Monday, October 24, 2016

Over the Moon- Weaving with a Moonstone

I love moonstones. I love the beautiful blue color flash. I love the movement of color in the stone. What I don't love is the cut that you usually find on moonstones. Like labradorites, they usually have a rounded over, thick girdle. That cut is not the best for traditional wrapping.

I took me awhile, but I finally found some really nice large rainbow moonstones. They came from a seller in India, so they had that thick cut. They also came with a thick price tag. I feel they are worth it, though.

What to do about a wrap? I couldn't do my usual traditional wrap. So, I went in search of a wrap that would work for it. That search took to me to youtube where I found a weave which would work. Youtube is a great place to find wire wrapping tutorials. I felt a little guilty using it because I seem to remember when the woman who developed a very similar wrap came out with a tutorial for it. If you remember who that was, let me know in the comments. I have also done something similar, but the weave was a bit different.

I gathered copious amounts of fine wire and began my project. My stone is 44 mm tall, so I settled in for a long haul of weaving. The first thing I noticed was that the clamp used in the video was not going to work for me. The outside wire kept shifting around on me. So, I devised another way to hold the wires which also gave me a comfortable way to hold the work.

The space that I needed between my base wires was about as thick as a Popsicle stick. I took the stick, placed my base wires on the outside and bound them together with some 18g copper half round.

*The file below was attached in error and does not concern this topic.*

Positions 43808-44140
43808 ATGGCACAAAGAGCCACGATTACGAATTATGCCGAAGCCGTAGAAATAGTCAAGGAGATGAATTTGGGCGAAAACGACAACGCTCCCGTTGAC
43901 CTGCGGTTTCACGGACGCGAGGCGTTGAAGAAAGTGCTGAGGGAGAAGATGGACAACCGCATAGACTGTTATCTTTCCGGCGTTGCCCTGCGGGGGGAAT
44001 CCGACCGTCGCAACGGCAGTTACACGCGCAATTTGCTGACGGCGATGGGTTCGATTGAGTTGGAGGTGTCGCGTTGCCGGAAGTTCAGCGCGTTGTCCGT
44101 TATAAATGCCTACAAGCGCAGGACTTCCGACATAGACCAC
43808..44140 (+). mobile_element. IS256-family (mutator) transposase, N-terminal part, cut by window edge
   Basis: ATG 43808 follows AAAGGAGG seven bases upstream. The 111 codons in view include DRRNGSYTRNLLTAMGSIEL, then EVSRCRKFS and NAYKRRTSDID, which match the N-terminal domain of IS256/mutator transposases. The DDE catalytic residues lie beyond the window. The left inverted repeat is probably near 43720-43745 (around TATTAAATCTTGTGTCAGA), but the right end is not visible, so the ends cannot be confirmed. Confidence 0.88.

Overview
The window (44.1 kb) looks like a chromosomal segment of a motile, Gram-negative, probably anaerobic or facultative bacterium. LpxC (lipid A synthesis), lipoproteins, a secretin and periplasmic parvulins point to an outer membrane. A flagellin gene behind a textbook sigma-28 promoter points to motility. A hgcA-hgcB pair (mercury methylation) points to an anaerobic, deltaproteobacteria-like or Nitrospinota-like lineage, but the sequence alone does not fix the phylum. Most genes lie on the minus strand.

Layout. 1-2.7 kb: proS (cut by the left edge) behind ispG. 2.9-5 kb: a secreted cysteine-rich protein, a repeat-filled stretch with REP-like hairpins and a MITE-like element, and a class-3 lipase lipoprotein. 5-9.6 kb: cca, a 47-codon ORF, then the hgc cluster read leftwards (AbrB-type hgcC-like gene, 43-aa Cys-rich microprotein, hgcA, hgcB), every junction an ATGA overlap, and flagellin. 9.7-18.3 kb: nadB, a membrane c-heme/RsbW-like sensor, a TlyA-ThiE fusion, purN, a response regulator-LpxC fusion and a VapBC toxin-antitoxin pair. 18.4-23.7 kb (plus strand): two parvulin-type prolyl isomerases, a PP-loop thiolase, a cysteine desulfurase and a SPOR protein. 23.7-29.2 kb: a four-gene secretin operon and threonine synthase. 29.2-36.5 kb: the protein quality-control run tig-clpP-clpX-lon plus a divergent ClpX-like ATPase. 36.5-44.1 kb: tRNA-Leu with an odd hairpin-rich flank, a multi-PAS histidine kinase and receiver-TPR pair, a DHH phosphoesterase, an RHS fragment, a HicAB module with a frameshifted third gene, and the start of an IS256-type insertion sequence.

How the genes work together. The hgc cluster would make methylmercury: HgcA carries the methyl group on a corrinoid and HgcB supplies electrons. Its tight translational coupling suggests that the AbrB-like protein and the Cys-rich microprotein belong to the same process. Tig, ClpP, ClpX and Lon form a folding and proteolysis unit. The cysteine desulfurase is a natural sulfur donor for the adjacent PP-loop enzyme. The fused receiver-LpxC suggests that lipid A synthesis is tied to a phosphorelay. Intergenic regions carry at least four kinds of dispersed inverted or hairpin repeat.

Weaving is not my forte. Not because I can't do it, but because it really hurts my hands and I find the repetitive motion boring. However, one must sacrifice for beauty, so I got to it.

My improvised tool made starting with the correct distance between the wires easy. Keeping it even was the challenge. If I weren't experienced with handling wire, it would have been much more difficult. That is where the clamp had an advantage, you could move it. I managed, though, and after a very long time with many hand breaks, I was finished with the first weaving portion of the wrap.

I could tell that I would be doing the top differently. I am a stickler for tight wraps. The way that was done in the video didn't seem to join the two woven ends very tightly. I ended up doing it my way. I brought the 4 base wires together. I then bent the back wires down to join the front wires and used a weave wire to fasten the 2 back edges of weave together. Next, I bent the now forward facing wires up next to the front wires and wrapped them. Now, all four wires were tight together. I turned down the middle wires to form two spirals and finished off the bail, attaching it to the back with weave wires. It was finished.

Even though I did it a bit differently, it still ended up looking about the same. The challenge now was to photograph the moonstone. These are a lot like opal to photograph. In other words.... difficult. After taking many pictures in my light tent, I settled on these. You can bet, though, the moonstone is 100 times more bright and beautiful in person. The color covers the full face of the stone.

I took a couple quickie pictures at the kitchen table that show the stone a little better.

And that, folks, is the most weaving that I will be doing for a long while. :) Weaving is beautiful, but not something for these old hands.

Thanks for reading and be happy.


  1. Tela, that stone is gorgeous and so is your weaving! You certainly did that stone justice. I'm so glad you posted, I always enjoy hearing from you!

    1. Hi Kate! Thank you. :) I missed blogging the last how many months. All of a sudden, I feel a need to. I guess, my writing muse kicked in. :)


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